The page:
2021 News & Events

Remote work may be keeping air cleaner in some cities

13 October 2021
adapted from Eos Science News by AGU

I5 northbound
Los Angeles region traffic congestion pre-COVID lockdown

Widespread remote work may have kept air pollution lower than pre-COVID lockdown levels even after restrictions were lifted in 2020.

Restrictions on movement due to COVID-19 in the spring of 2020 led to reductions in nitrogen oxides (NOx) emissions from sudden drops in road traffic in U.S. cities nationwide. But even after restrictions were lifted and the flow of traffic resumed, NOx emissions from transportation remained around 20% lower than pre-COVID averages in some cities through the end of the year.

The lingering decline in air pollution could be explained by a rise in remote working, according to a new study published in the Journal of Geophysical Research - Atmospheres.

Using nitrogen dioxide (NO2) data collected by satellites, researchers tracked the fall and rise of traffic-related air pollution in large U.S. cities from February to November 2020: Atlanta, New York City, San Francisco, Los Angeles, and the San Joaquin Valley in California. In the latter four regions, air pollution did not return to pre-lockdown levels even as people resumed normal activities in the summer and remained mobile through fall. Instead, NO2 levels rose to around 80% of what they were in February, then plateaued. Atlanta had a delayed rise in NO2 but returned to pre-lockdown NO2 levels in August 2020.

"Even though lockdowns had been lifted, 25% of the workforce was still working remotely. So if companies continue to offer remote work policies, this could become the new normal [in air quality]," said Shobha Kondragunta, a data scientist at NOAA's Center for Satellite Applications and Research who was lead author on the study.

When they applied their model across major urban areas in the continental U.S., the researchers found decreases in NO2 concentrations in most metro areas from February to November 2020 compared to the same time period in 2019.

figure showing tropNO2 double difference levels across U.S.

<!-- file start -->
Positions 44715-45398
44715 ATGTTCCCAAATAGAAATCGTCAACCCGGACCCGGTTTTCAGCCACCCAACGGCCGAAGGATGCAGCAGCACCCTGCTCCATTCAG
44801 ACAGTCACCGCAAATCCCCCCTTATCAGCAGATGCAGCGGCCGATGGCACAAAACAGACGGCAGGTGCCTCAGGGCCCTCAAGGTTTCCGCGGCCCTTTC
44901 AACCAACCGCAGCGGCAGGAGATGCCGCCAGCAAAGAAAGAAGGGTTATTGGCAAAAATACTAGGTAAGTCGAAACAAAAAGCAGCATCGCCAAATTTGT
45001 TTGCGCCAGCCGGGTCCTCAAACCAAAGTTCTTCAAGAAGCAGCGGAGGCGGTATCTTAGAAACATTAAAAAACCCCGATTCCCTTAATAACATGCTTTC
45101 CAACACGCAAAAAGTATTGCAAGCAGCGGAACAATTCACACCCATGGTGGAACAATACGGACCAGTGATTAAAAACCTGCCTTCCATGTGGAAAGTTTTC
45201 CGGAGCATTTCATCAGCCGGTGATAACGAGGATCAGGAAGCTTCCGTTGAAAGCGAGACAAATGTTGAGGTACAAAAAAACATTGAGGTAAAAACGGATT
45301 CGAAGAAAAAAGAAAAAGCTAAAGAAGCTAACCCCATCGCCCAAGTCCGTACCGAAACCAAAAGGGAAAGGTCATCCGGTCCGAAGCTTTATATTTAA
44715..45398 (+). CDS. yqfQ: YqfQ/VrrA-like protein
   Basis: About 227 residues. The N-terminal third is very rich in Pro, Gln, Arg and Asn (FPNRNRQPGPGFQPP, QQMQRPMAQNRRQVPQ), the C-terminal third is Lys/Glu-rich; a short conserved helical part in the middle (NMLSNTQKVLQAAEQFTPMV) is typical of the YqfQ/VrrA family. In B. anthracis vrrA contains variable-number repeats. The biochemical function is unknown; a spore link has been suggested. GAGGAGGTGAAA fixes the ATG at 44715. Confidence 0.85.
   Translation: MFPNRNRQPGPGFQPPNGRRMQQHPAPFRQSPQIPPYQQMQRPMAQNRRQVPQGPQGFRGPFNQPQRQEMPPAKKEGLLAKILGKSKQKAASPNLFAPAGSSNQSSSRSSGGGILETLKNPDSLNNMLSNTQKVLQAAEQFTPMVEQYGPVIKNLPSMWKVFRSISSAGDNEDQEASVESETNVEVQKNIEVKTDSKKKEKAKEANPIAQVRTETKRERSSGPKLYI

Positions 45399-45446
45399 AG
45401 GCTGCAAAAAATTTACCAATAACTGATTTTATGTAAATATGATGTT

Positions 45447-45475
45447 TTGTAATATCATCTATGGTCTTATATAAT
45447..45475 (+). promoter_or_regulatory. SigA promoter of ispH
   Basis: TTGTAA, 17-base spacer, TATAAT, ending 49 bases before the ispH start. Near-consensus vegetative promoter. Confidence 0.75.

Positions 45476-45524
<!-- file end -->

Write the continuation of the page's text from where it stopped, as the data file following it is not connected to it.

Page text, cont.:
The difference between tropNO2 changes between pre-lockdown period (January to February 2020 and 2021) and lockdown period (15 March to 30 April 2020 and 2021). The double differencing is expected to minimize the seasonal differences and provide a realistic estimate of change in tropNO2 due to emissions changes. Figure: Kondragunta et al., Journal of Geophysical Research, 2021

The satellites used in the study changed their algorithms in December, so the team could not continue the analysis for December and into 2021. But, Kondragunta said, "even in 2021, we are still below pre-pandemic vehicular miles traveled and related NOx emissions levels nationally." Kondragunta et al. also found a correlation between the national unemployment rate and NO2 pollution in the second fiscal quarter of 2020 (April through June), which they suggest could be attributed to a drop in both passenger and freight traffic. The researchers also considered power plants as a potential source of NO2, but they found negligible contributions except for in New York City.

"Remote work can potentially explain the drops in passenger traffic, but freight traffic is driven more by the economy. The data show a larger drop for passenger traffic than freight—people are still ordering goods if they work at home, right?" said Brian McDonald, an atmospheric scientist at CSL who co-authored the study.

Changes in air pollution from COVID-19 lockdowns varied regionally and are not yet fully understood. The model showed some cities, like Seattle and Chicago, experienced increases in NO2 that exceeded pre-lockdown levels during the study period, along with some rural areas. This could be due to normal background variability in NO2, said McDonald. Understanding regional patterns in air pollution and looking at pollutants other than NO2" is ultimately the goal. We want to know how air quality changed in response to lockdowns, and this study is one piece of that."

Kondragunta, S., Z. Wei, B.C. McDonald, D.L. Goldberg, and D.Q. Tong, COVID-19 induced fingerprints of a new normal urban air quality in the United States, Journal of Geophysical Research, doi:10.1029/2021JD034797, 2021.


Most countries around the world including the United States took actions to control COVID-19 spread that lead to an abrupt shift in human activity. On-road NOx emissions from light and heavy-duty vehicles decreased by 9% to 19% between February and March at the onset of the lockdown period in the middle of March in most of the US; between March and April, the on-road NOx emissions dropped further by 8% to 31% when lockdown measures were the most stringent. These precipitous drops in NOx emissions correlated well (r = 0.75) with tropospheric NO2 column amount observed by the Sentinel 5 Precursor TROPOspheric Monitoring Instrument (S5P TROPOMI). Furthermore, the changes in TROPOMI tropospheric NO2 across the continental U.S. between 2020 and 2019 correlated well with changes in on-road NOx emissions (r = 0.68) but correlated weakly with changes in emissions from the power plants (r = 0.35). At the height of lock-down related unemployment in the second quarter of 2020, the NO2 values decreased at the rate of 0.8 µmoles/m2 per unit percentage increase in the unemployment rate. Despite the lifting of lockdown measures, parts of the US continued to have ~20% below normal on-road NOx emissions. To achieve this new normal urban air quality in the US, continuing remote work policies that do not impede economic growth may become one of the many options.